I know where swallows go on mid-August afternoons when the heat bears down on these fields. They swim the air above the grasses, hundreds of them, I could not take them all in, hundreds swinging, creating geometries, criss-crossing paths, arcing the 200 yards from from tree-line to tree-line, making undulations and rivers and coursing at tempos that changed with each upswing, turn and flow back. The trail I cut carries me to the center where I can stand up straight on the highest ground and where the birds ignore me, just a stick, a swiveling briar to them. Thermals carry the insects up and the birds feeding, feeding, fattening, already on the migration route to South America, and across the road more hundreds on telephone wires over a pasture, resting in long strings.
The trail meanders for 300 yards, across the field, east to west, to the mid-tree-line where it turns and follows the thick brush down to a cross-over to the far field. It slices quickly, pivoting 10 degrees, 30 degrees or more, so when I run the dogs here, they must slow to navigate the corners following the stones I toss submarine style high and skimming along the blue sky. The uncut goldenrod and rose bushes, pokeberry and thistle grow taller than me sometimes, but Wolfie sticks to the course, curve by pintailing curve. Luna follows the arc of the stone and plunges into the thick mess as if this game were life itself, and for both of them it is — the moment by moment life they know best, their charging bodies thrilled to be intent.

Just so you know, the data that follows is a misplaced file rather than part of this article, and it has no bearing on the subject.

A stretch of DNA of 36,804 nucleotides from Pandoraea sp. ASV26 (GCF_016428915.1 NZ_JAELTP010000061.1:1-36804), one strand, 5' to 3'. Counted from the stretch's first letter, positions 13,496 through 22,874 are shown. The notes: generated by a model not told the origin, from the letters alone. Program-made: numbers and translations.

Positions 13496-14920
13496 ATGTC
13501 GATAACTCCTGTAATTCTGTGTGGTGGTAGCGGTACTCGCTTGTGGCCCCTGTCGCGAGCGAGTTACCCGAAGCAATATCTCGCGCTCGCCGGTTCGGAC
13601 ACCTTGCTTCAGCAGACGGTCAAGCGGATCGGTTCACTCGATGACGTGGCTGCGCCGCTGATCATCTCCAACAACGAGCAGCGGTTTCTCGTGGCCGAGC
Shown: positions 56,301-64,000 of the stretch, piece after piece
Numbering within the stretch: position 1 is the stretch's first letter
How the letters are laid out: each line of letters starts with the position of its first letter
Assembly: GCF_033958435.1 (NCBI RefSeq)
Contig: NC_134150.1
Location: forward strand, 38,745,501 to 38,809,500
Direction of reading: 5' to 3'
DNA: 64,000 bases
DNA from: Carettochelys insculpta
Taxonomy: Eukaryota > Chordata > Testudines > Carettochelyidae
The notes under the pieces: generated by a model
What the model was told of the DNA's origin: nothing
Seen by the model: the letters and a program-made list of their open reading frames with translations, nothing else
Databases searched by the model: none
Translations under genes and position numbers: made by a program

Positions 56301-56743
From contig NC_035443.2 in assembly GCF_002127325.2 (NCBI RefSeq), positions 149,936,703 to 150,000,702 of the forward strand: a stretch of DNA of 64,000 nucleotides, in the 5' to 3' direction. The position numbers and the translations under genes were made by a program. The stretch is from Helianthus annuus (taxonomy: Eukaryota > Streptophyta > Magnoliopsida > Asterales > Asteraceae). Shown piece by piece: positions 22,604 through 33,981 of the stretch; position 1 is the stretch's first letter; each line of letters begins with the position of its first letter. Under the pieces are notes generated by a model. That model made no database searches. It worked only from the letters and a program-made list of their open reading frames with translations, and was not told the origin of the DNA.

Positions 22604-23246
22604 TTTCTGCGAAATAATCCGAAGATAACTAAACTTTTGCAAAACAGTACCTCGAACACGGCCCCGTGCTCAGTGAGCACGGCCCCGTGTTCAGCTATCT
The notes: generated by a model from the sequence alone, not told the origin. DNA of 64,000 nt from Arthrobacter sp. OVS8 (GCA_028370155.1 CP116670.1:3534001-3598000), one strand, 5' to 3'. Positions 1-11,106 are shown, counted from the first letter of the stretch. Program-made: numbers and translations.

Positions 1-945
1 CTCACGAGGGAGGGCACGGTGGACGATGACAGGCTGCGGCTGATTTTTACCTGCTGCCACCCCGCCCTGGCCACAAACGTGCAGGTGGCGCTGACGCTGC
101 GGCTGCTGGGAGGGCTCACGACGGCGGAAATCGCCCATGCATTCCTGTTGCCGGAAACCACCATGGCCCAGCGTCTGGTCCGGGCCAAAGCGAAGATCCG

I began to cut the trail in mid-July, just after Nice, when I could not stop thinking about the children who had died. I had to move, to sweat, to make myself mindless, and weights were not enough, nor chores, nor prayer, nothing, so this: I lifted an old mat of a heavy rug and unfurled it and smashed it down four feet by the next four feet, again and again, and stomped down the thick stalks, the sun pouring down, thistle seed attaching itself to my arms and face. I did this for three weeks, two dozen, three dozen feet a day. Exhaustion helped. And quiet. And being enclosed by big trees on all sides so no house or car could even be glimpsed. And the birds who came back, who came near when I stopped to rest. It helped to swing a brush-axe high-low high-low to clean the short spikes and lances, to trim the path to a smoother green. It helped not to think but only to be a collection of muscles in stir and flux.
This is fattening time. This is sorrowing time. We get through it however we can.